Why unit test JavaScript?

Not the first read that unit tests are cool. However, I don't see how they can help in real projects.
Now I have the feeling that I write a lot of tests, spend a lot of time, but nothing will.
Or that you need to provide everything, but if provided then why actually test?
I will give examples.

Instead of one event has occurred, the mass of events, for example, a user stumbles quickly and contend items, plus they have some answers ajax.
So there have been many calls to different functions are mixed. I was not able to provide. As unit-test will help me if I didn't know about these events?

- The font in the browser etrangeres later than usual, and I have not provided that its dimensions will be zero at the time of activation functions.
How could I not knowing this and assuming her to write the test? Is every line of JS code need not to trust?

- The application runs in a complex way, referring to Google fonts, to "own" the server, creating multiple copies...
As unit-test will be able to run the whole process and keep track of all the errors, taking into account all situations?
For example in a certain moment at a certain answer Google test will show the error? In the complex process of launching the application and not just on the individual light functions.
July 8th 19 at 11:18
5 answers
July 8th 19 at 11:20
Head to think, and to understand unit test that doesn't "start the whole process" by definition, if the whole process, it is a functional test, in some cases quite functional testing.
July 8th 19 at 11:22
What you describe does not apply to unit tests. This is all the integration (functional) testing, or just a glitch as in the case of 0 width.

Unit tests check the operation of the module. By writing tests you records the contract module in relation to other parts of the system. If in the course of refactoring or revision of the contract suddenly changed. Tests you about it just say. Ie they don't need to check what's working right now, they need to make sure that everything is working as intended then.
July 8th 19 at 11:24
Unit tests in the front is most useful for "Foundation" application. For example, you write some libo that is responsible for logic and data processing. It will be very useful to test to continue to focus on the interface and to be a little bit sure that if there is a bug, its causes lie deep.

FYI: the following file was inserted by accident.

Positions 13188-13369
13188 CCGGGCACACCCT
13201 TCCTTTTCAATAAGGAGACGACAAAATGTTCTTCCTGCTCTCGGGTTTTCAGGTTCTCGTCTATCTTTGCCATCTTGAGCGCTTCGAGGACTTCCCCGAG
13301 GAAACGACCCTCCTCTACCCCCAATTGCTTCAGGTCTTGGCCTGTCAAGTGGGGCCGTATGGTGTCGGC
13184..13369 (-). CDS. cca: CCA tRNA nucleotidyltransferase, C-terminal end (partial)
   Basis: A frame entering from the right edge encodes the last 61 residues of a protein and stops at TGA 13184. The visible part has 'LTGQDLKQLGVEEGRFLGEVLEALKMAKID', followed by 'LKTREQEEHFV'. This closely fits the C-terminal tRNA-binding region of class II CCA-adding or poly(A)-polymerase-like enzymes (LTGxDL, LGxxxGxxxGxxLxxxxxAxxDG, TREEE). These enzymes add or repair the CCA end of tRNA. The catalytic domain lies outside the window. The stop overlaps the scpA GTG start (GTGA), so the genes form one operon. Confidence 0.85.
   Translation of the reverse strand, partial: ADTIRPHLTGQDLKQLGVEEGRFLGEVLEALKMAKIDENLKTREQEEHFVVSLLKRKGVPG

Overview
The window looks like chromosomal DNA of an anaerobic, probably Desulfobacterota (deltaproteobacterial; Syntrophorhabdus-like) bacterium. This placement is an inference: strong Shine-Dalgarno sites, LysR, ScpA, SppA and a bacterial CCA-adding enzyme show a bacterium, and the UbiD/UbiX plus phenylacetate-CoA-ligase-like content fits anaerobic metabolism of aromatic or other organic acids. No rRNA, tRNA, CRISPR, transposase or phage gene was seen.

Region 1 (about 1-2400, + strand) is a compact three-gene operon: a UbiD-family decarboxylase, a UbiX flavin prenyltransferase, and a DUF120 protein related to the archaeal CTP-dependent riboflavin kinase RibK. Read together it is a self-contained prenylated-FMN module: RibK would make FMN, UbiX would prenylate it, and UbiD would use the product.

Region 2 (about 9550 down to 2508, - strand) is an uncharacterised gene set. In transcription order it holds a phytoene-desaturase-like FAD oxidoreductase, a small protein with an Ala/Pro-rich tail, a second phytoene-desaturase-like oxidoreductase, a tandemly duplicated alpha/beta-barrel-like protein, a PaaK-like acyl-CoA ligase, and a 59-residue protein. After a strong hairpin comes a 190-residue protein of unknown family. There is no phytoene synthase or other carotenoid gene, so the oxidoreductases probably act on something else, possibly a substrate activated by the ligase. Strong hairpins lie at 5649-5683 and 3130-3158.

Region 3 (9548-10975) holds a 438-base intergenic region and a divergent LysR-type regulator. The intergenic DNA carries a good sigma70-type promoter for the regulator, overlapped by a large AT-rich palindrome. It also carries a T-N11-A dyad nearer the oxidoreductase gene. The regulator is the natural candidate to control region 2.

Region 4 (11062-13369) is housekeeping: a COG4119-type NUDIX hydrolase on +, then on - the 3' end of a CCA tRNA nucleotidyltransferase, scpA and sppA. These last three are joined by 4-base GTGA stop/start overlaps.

The same functionality (events, DOM changes) should be tested only in order to further the expansion of application, it is easy to verify that basic functionality is not broken. Naturally, all options for user interaction in all environments to test are not real. Only base.
July 8th 19 at 11:26
Option testing for the lazy https://habrahabr.ru/post/216805/
July 8th 19 at 11:28
Not the first read that unit tests are cool. However, I don't see how they can help in real projects.
Now I have the feeling that I write a lot of tests, spend a lot of time, but nothing will.
Or that you need to provide everything, but if provided then why actually test?

Corny then you don't have to manually launch a browser and then 5 options where each still a range of versions, which all should work as it should. That's what automated testing was invented in the first place, i.e. it allows to test very much for a very small period of time (comparison with real hands).

Additional cool things:
- If something worked fine and then stopped - you learn about it, and find a reason for this.
- If the test worked well, you can dismiss the risks which you know, because you describe them in the test, and hammer head risk that you forgot to include. For example to give the security test result, and they will check that you have not provided neither in the tests nor in the project.

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